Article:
> HARRIS Symphonies 7 and 9 [NH]: Classical CD Reviews- Aug 2002 MusicWeb(UK)






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  Founder: Len Mullenger
Classical Editor: Rob Barnett

Roy HARRIS (1898-1979)
Symphony No. 7 (1952, revised 1955)
Symphony No. 9 (1962)
Epilogue to Profiles in Courage - JFK (1964)
National Symphony Orchestra of Ukraine/Theodore Kuchar
Recorded in the Grand Concert Studio, National Radio Company of Ukraine, Kiev, Ukraine, 19th - 27th June 1999.
NAXOS 8.559050 [57.49]


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This disc is yet another winner in the Naxos American Classics series. Many of the greatest successes of this imprint (the Piston Violin Concertos recording springs immediately to mind) have emanated from this source and this one is as accomplished as we have come to expect. It is especially valuable in that it brings us music of an important figure who is underrepresented in the record catalogues, especially on the European side of the Atlantic. Portrayed as something of a one hit wonder (his Third Symphony of 1938 is admittedly a masterpiece and one of (if not the) greatest of all American essays in the form), nothing could be further from the truth in Harris's case. He wrote thirteen symphonies, including the choral Folksong Symphony and the programmatic Gettysburg, and the two Kuchar has selected to record here are indeed well chosen. The Seventh Symphony was completed in 1952 but revised three years later. In it Harris revisits the single movement form that served him so well in the aforementioned Third Symphony, with a similar playing time too (just under twenty minutes). The music also has a similar feel of organic growth, the much-remarked evocation of the wide-open spaces of the American wilderness, and liberal use of brass and timpani. It is typical Harris in that one remembers more the overall atmosphere and poetry it carries with it than its particular melodies; that said it is music that is far more immediate and understandable than most of the large-scale orchestral works of say William Schuman (a pupil of Harris), Carl Ruggles or Ives (in experimental rather than traditional mode). It is probably worth noting at this juncture that Harris, although he studied in Paris with Boulanger, as did many of his contemporaries, his mature music (unlike, say, that of Copland or Virgil Thomson) was largely untouched by either jazz or neo-classicism. I suppose that the obvious predictable model for the Seventh Symphony is the equivalent work of Sibelius and there are numerous qualities about Harris's compositions that do suggest an affiliation with the Finnish genius. The strong feel for nature, the general serious/lofty tone (another aspect that makes it stand apart from much contemporaneous Americana), the pared down, often spare orchestration and the condensation (distillation?) of ideas.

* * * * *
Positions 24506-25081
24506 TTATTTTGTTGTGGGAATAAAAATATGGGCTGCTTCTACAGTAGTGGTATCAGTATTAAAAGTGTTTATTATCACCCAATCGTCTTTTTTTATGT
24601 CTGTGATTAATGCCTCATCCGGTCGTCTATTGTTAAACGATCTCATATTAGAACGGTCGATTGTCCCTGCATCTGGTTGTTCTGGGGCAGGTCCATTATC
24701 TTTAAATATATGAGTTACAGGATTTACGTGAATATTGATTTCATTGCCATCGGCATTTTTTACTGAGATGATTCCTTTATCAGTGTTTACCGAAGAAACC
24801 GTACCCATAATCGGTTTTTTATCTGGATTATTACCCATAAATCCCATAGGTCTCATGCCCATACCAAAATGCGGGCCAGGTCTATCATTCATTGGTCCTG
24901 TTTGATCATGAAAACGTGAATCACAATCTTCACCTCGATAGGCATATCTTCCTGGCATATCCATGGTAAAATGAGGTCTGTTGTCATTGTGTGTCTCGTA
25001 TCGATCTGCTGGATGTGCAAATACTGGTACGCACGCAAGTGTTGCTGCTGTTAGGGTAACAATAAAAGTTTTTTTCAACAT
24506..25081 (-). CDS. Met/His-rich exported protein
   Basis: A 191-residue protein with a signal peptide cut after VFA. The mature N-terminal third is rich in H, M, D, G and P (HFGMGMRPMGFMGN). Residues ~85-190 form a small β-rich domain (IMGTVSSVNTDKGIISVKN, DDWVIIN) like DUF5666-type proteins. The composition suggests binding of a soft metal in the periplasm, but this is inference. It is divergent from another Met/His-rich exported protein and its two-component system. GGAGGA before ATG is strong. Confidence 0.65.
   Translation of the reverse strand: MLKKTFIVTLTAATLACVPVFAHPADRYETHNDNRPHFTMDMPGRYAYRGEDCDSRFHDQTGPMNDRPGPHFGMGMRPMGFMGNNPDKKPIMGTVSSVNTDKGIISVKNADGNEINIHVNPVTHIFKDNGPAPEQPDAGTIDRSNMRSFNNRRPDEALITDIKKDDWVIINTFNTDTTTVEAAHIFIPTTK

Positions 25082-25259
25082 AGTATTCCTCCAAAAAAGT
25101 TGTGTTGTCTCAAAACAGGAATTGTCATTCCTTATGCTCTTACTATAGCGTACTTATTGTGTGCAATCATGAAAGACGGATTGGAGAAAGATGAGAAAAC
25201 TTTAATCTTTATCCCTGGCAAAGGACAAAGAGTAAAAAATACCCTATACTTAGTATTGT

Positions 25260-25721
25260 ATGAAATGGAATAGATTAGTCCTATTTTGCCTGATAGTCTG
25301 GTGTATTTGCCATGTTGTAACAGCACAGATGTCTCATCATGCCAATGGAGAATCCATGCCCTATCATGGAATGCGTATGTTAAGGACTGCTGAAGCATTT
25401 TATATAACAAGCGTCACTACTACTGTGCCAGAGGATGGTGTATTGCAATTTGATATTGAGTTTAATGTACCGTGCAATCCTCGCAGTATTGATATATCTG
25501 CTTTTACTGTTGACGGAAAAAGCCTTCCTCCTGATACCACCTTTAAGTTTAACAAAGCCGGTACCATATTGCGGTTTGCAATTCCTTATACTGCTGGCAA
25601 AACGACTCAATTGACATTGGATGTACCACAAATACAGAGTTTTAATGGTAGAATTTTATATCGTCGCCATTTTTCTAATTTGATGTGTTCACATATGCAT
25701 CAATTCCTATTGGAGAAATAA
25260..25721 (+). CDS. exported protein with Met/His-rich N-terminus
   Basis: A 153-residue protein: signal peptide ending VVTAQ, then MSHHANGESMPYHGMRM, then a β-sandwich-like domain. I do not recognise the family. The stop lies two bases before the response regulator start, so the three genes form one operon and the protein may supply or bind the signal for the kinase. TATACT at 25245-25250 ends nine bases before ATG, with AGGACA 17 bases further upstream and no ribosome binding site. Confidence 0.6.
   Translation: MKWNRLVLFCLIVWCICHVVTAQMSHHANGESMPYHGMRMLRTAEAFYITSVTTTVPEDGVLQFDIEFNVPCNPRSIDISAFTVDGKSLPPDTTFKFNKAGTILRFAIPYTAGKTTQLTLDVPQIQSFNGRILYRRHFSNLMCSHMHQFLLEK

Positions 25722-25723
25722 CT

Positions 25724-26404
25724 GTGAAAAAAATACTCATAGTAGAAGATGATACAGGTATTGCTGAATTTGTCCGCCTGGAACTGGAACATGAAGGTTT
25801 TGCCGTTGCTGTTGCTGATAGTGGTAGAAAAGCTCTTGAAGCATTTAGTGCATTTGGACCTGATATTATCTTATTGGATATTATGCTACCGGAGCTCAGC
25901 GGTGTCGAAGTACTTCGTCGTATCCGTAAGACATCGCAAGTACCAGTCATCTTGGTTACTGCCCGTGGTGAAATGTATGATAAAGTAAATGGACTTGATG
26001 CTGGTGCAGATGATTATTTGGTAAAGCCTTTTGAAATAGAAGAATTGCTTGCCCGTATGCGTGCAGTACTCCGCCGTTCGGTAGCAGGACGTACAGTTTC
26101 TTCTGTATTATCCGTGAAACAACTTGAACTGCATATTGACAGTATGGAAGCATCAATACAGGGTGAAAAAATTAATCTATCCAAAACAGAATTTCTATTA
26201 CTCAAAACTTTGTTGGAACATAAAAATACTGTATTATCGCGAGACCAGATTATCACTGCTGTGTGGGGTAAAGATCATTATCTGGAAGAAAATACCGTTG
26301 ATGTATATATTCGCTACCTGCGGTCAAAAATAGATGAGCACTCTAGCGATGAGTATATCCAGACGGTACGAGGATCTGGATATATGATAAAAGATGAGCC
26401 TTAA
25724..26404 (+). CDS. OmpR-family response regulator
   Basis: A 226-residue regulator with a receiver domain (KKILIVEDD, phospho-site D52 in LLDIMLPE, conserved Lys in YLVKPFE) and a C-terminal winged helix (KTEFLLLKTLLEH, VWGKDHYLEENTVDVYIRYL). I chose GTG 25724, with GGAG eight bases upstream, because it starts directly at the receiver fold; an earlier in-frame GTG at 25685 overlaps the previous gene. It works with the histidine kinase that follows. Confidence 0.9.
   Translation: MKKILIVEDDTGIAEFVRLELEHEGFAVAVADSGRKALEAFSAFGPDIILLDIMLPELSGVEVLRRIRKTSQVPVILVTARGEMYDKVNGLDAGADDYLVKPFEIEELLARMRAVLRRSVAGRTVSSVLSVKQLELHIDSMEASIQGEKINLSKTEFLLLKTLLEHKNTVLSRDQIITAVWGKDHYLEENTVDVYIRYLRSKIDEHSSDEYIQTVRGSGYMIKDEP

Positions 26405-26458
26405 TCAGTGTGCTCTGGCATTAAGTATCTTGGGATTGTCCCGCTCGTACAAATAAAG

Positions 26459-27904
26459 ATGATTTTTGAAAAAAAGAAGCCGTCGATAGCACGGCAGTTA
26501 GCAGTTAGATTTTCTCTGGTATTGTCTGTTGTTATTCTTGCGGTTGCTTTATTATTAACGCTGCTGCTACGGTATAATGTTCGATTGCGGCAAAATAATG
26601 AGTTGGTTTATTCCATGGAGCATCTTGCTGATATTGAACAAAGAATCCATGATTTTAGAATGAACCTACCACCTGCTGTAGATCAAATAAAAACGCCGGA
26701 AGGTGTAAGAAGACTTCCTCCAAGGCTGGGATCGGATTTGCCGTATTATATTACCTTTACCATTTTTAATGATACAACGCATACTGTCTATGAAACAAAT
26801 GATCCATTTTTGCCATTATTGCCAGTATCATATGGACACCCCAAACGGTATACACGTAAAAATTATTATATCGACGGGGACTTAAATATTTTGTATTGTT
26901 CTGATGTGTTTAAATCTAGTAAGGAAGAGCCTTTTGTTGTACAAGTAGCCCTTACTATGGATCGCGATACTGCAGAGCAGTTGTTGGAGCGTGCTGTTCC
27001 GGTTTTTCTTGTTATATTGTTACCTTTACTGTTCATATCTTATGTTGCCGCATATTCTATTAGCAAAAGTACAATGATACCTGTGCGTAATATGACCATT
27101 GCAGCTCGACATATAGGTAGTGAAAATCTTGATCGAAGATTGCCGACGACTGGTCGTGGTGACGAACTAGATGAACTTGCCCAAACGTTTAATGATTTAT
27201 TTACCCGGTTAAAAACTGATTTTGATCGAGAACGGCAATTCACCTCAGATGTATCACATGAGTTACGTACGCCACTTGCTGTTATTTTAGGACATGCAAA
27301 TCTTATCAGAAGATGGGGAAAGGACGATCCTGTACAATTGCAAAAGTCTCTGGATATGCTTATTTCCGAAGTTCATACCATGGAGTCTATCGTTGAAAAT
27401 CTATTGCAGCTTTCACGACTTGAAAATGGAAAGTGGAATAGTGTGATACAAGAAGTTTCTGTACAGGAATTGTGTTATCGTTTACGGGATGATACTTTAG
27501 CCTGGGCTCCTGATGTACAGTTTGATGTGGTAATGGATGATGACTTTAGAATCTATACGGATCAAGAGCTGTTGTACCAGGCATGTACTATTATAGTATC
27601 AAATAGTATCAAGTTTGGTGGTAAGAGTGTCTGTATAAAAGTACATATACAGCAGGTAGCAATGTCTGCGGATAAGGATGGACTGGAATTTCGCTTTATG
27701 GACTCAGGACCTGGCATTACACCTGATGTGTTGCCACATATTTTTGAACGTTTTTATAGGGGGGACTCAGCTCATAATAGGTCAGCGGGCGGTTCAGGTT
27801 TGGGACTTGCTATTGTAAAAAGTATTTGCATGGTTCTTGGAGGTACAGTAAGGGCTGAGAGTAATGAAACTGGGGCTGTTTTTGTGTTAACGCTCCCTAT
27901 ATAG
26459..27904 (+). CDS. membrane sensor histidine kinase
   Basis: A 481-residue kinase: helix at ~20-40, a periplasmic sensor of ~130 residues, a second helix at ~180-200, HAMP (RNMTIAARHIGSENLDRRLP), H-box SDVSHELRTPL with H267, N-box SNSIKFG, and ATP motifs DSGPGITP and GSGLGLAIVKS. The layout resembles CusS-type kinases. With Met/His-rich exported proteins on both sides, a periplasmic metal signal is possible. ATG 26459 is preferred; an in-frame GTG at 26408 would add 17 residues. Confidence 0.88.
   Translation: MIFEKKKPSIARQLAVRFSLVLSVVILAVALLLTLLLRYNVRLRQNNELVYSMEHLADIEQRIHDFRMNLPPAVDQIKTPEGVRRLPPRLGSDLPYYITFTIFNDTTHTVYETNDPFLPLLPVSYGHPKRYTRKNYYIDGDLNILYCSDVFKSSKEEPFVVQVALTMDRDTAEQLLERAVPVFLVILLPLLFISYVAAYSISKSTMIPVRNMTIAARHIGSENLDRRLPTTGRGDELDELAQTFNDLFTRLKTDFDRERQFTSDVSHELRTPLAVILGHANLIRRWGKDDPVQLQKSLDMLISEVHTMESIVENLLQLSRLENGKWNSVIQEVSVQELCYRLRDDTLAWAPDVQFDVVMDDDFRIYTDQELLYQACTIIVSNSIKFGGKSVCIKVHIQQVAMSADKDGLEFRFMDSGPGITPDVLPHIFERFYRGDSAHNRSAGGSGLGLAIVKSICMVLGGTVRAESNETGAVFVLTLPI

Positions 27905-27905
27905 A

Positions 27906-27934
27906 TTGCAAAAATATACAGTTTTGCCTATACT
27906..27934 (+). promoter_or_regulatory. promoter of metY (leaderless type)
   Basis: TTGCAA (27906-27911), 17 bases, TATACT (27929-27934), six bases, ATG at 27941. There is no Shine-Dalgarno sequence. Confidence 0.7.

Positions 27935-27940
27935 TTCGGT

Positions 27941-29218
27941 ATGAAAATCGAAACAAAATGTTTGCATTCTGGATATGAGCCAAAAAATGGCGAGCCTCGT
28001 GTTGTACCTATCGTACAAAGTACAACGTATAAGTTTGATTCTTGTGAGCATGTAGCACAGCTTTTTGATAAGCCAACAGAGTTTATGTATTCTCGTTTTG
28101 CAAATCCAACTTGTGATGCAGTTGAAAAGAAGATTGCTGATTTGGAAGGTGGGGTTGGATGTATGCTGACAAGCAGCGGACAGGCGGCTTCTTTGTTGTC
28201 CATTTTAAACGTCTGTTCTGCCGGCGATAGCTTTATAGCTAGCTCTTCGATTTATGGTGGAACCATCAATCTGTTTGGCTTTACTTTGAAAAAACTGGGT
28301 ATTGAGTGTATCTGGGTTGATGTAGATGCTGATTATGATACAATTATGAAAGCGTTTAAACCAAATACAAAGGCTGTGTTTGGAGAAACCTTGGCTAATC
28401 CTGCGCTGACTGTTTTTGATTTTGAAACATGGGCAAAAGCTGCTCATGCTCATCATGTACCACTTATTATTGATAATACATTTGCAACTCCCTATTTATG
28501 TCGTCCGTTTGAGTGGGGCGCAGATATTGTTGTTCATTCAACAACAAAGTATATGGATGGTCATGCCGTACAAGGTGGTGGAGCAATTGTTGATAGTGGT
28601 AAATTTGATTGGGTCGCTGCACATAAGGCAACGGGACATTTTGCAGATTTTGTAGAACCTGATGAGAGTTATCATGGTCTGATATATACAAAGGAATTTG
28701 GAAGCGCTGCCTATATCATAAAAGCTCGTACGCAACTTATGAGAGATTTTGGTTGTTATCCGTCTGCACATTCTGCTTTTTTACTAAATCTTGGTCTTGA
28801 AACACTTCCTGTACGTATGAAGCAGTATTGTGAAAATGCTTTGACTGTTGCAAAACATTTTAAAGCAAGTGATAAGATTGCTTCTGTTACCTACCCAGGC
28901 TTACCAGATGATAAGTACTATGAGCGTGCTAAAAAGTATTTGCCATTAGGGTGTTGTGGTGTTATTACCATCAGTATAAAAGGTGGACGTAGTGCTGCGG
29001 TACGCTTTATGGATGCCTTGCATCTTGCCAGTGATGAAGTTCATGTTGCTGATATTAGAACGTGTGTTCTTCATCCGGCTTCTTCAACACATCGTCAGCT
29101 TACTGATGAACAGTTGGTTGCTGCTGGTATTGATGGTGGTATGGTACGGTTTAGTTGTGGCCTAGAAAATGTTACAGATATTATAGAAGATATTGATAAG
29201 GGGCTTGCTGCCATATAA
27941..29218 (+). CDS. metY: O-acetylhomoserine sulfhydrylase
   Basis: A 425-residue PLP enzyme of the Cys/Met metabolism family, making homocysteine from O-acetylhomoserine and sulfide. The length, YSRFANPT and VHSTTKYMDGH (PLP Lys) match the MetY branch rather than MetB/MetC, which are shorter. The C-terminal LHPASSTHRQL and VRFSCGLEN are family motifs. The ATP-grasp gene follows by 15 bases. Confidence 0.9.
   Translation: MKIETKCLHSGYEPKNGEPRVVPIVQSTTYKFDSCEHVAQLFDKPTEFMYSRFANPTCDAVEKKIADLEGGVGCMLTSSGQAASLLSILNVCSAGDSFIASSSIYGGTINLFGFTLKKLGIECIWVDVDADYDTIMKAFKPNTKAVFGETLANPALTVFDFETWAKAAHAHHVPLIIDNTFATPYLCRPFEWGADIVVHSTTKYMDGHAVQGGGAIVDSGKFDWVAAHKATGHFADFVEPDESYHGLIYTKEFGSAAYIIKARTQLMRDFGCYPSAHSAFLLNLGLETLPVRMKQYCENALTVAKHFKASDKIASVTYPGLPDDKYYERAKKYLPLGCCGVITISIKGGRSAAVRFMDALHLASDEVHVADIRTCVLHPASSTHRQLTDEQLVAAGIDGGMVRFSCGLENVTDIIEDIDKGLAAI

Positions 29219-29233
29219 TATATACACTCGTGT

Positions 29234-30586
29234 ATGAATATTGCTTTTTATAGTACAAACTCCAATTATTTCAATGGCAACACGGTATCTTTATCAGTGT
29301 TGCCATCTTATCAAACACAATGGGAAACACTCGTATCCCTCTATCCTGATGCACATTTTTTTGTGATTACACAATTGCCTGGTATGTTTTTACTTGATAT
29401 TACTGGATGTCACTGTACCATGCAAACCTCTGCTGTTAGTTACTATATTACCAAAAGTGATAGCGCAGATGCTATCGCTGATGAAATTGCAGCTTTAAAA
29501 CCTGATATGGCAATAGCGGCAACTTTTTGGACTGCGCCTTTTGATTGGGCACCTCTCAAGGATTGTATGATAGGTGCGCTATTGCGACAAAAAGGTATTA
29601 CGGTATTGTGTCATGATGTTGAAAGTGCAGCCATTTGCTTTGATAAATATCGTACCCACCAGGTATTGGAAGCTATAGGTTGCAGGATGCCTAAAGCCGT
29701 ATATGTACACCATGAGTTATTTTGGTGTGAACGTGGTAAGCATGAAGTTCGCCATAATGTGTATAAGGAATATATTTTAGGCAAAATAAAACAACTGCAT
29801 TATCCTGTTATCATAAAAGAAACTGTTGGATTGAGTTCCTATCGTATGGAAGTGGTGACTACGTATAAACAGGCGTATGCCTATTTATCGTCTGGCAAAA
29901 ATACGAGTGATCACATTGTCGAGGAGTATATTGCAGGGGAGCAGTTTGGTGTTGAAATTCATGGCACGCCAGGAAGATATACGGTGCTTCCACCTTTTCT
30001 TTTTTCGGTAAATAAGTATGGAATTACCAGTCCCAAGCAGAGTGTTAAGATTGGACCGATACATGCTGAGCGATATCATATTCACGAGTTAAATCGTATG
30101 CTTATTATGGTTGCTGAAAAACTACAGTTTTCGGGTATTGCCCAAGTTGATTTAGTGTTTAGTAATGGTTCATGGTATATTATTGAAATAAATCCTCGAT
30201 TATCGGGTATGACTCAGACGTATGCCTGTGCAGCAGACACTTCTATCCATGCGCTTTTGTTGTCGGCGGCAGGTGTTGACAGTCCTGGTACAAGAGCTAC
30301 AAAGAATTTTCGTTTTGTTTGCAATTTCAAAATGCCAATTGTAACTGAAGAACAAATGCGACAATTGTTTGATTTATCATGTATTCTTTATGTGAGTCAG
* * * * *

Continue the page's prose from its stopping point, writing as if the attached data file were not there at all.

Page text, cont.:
The Ninth Symphony is less typical in some ways. It is rather more extended than many of his mature works, running to half an hour, in three movements with the final one further subdivided. Each movement and section are headed by words taken from Walt Whitman, a figure who looms large in the works of many early twentieth century composers (including Holst, Delius and Vaughan Williams as well as many of their American contemporaries). The first, "We the people", uses percussion to full effect and is more rhythmic in nature than Harris tends usually to be. The second, "…to form a more perfect Union", however, is quintessential Harris, with an elegiac, almost valedictory feel to it. Whereas the strings and woodwind dominate the second movement, in the third, "…to promote the general welfare", brass and percussion reassert themselves and the overall mood is one of optimism. The symphony ends on a high and once again reaffirms Roy Harris's place at the very pinnacle of the twentieth century American symphonic tradition.

The short JFK tribute piece is also archetypal Harris, a serious but not over-solemn tribute highlighting the strings and, towards the end of the piece, tubular bells (anyone looking for the same sort of aural balm dispensed by Pärt and Gorecki might be somewhat disappointed though!).

Although valid claims may be made on behalf of Copland, Piston and Schuman, as far as this listener is concerned, Harris's are somewhat greater and it is a sobering thought indeed that, apart from Bernstein's classic recording of the Third Symphony, this new disc is the only one featuring his other orchestral music that is widely available (i.e. likely to be encountered by chance in HMV etc.) in this country. It is a fine CD anyway but, under these circumstances, it must be regarded as an essential purchase for anyone remotely interested in the twentieth century symphony.

Neil Horner


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